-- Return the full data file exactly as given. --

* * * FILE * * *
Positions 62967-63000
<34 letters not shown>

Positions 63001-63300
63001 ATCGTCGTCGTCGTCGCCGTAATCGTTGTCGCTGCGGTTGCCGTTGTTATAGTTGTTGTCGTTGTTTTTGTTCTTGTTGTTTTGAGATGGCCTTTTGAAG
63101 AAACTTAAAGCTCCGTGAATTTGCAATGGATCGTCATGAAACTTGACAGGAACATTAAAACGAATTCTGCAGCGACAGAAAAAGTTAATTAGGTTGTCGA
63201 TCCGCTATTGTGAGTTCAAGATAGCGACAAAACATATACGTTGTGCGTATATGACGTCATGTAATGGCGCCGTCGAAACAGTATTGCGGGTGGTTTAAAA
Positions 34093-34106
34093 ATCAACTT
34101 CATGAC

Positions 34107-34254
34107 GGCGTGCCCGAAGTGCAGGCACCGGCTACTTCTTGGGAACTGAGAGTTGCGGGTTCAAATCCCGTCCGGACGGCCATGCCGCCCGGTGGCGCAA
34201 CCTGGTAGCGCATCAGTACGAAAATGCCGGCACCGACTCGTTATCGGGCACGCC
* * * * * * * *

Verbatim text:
Positions 62967-63000
<34 letters not shown>

Positions 63001-63300
63001 ATCGTCGTCGTCGTCGCCGTAATCGTTGTCGCTGCGGTTGCCGTTGTTATAGTTGTTGTCGTTGTTTTTGTTCTTGTTGTTTTGAGATGGCCTTTTGAAG
63101 AAACTTAAAGCTCCGTGAATTTGCAATGGATCGTCATGAAACTTGACAGGAACATTAAAACGAATTCTGCAGCGACAGAAAAAGTTAATTAGGTTGTCGA
63201 TCCGCTATTGTGAGTTCAAGATAGCGACAAAACATATACGTTGTGCGTATATGACGTCATGTAATGGCGCCGTCGAAACAGTATTGCGGGTGGTTTAAAA
Positions 34093-34106
34093 ATCAACTT
34101 CATGAC

Positions 34107-34254
34107 GGCGTGCCCGAAGTGCAGGCACCGGCTACTTCTTGGGAACTGAGAGTTGCGGGTTCAAATCCCGTCCGGACGGCCATGCCGCCCGGTGGCGCAA
34201 CCTGGTAGCGCATCAGTACGAAAATGCCGGCACCGACTCGTTATCGGGCACGCC